State Capitol Poling [sic] Shows Small Cells Are Well Received


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The first small cell towers are appearing in Harrisburg, PA, sparking curiosity and enthusiasm from residents, reports So far there are only a dozen or so poles, but there are plans to install approximately 100 of them in the state capitol. Verizon’s 5G Ultra Wideband service is already available in the nearby larger cities of Philadelphia and Baltimore.

In Harrisburg, the rollout means the addition of new cell tower poles because PennDOT regulations prohibit traffic signal units in cities the size of Harrisburg. The small cell units can be painted either dark green or grey to allow them to disappear more easily into the city landscape. The new poles also double as streetlights, replacing existing lighting or introducing new illumination to an area. Verizon’s small cells deliver 5G connections, and run simultaneously with 4G LTE service. 

“Verizon uses a balanced approach to engineering the best possible network given each local community’s needs,” noted company spokesperson Chris Serico. “We work over a significant period of time with each city and follow all applicable laws, including local requirements, to develop the small cell pole designs you see today.” He added, “I can tell you we have committed to significant investment in expanding our coverage this year across the country.”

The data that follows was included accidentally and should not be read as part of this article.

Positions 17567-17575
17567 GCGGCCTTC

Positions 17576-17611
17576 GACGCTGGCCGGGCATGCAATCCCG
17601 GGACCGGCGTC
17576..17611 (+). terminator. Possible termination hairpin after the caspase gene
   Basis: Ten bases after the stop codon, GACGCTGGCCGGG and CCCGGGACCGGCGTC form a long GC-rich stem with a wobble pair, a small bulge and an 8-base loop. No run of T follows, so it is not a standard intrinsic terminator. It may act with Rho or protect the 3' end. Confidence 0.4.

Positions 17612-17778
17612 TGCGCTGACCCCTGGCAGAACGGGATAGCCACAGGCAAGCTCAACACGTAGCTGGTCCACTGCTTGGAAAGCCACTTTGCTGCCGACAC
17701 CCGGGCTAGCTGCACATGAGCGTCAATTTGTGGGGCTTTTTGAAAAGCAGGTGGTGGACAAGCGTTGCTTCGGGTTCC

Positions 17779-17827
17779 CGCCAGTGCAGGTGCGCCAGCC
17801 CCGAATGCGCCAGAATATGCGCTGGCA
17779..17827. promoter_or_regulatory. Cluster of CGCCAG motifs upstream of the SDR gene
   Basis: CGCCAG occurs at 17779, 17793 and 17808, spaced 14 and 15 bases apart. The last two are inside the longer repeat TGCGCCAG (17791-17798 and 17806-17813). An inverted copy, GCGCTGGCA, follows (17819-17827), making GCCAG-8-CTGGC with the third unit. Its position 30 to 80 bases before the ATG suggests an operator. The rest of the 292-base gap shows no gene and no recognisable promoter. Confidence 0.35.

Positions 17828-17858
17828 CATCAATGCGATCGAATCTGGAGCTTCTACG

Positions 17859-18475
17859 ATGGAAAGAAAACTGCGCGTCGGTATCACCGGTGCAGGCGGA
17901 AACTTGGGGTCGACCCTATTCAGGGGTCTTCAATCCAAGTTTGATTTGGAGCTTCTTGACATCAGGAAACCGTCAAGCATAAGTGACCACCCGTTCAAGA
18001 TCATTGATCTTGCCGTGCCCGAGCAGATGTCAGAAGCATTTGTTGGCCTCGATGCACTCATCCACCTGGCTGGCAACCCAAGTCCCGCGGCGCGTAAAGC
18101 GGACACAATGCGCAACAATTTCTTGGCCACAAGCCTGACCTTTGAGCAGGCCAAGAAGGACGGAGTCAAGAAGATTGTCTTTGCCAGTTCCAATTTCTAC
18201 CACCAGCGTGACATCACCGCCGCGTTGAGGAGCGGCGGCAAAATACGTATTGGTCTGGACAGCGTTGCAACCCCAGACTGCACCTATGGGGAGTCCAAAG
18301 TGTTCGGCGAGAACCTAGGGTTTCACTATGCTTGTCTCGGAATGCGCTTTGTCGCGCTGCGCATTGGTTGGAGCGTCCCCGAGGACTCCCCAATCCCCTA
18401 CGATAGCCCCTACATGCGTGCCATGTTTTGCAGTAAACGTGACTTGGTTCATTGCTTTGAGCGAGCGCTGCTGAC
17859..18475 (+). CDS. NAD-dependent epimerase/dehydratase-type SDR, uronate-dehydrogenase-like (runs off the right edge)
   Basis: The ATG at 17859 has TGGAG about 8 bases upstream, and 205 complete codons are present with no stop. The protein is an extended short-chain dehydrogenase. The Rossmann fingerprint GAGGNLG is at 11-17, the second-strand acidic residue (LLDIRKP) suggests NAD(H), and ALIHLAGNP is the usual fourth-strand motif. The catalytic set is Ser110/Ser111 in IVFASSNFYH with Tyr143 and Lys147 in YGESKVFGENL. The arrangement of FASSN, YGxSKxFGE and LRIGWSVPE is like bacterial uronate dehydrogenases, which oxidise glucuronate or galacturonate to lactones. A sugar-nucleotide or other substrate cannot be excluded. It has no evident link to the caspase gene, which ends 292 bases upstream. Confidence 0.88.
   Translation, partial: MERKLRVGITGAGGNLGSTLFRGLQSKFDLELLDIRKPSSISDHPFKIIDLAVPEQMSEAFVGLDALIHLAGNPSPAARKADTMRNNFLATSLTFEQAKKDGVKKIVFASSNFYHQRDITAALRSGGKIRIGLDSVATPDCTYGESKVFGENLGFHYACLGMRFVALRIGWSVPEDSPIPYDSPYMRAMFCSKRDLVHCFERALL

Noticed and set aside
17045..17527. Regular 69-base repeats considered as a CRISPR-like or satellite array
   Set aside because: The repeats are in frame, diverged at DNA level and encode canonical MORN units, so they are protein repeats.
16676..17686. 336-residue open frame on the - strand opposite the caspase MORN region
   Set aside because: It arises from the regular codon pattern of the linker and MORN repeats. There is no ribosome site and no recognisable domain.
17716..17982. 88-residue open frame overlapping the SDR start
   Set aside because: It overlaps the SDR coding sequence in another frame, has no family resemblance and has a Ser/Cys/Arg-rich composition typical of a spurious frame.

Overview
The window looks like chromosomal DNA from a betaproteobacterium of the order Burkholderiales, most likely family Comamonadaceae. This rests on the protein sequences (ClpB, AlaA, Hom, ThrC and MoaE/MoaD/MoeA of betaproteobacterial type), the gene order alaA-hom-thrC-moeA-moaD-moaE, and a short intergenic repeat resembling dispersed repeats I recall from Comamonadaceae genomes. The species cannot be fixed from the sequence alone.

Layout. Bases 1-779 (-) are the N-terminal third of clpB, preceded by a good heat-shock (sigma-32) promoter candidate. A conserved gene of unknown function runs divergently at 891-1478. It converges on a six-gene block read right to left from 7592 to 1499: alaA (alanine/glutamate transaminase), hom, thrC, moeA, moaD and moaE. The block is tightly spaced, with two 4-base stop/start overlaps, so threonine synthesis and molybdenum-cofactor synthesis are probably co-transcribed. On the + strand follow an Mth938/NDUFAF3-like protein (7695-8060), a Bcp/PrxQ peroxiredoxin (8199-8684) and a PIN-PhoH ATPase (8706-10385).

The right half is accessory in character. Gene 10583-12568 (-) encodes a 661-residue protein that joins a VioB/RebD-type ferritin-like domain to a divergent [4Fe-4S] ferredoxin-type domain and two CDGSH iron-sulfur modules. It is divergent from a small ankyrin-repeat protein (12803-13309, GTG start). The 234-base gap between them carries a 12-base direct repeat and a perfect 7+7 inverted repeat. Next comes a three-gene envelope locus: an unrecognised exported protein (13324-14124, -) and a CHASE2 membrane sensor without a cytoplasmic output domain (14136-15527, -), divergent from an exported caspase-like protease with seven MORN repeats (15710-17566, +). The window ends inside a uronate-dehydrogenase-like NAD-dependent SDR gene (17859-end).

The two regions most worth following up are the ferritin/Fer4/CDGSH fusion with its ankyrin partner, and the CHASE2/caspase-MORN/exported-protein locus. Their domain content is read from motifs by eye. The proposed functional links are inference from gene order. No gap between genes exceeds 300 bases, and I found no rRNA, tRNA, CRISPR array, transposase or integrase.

While Serico said he could not comment on the exact number of small cell units or their placement, a Verizon service map confirms that there are plans to blanket the Harrisburg area. Rebecca Stimeling, who is employed at a location across the street from one of the new poles told she has already noticed an improvement in response time and streaming speed.

“It’s an unusual piece of equipment,” said fellow resident Dave Manns when he first caught sight of one of the new poles. “At first, I thought it might have something to do with the sewer system,” he noted, adding that others have suggested that it might be a gunshot detector. With his background in telecommunications, Manns expressed surprise that the unit was so compact and unobtrusive. “I think it’s a good thing,” he concluded.

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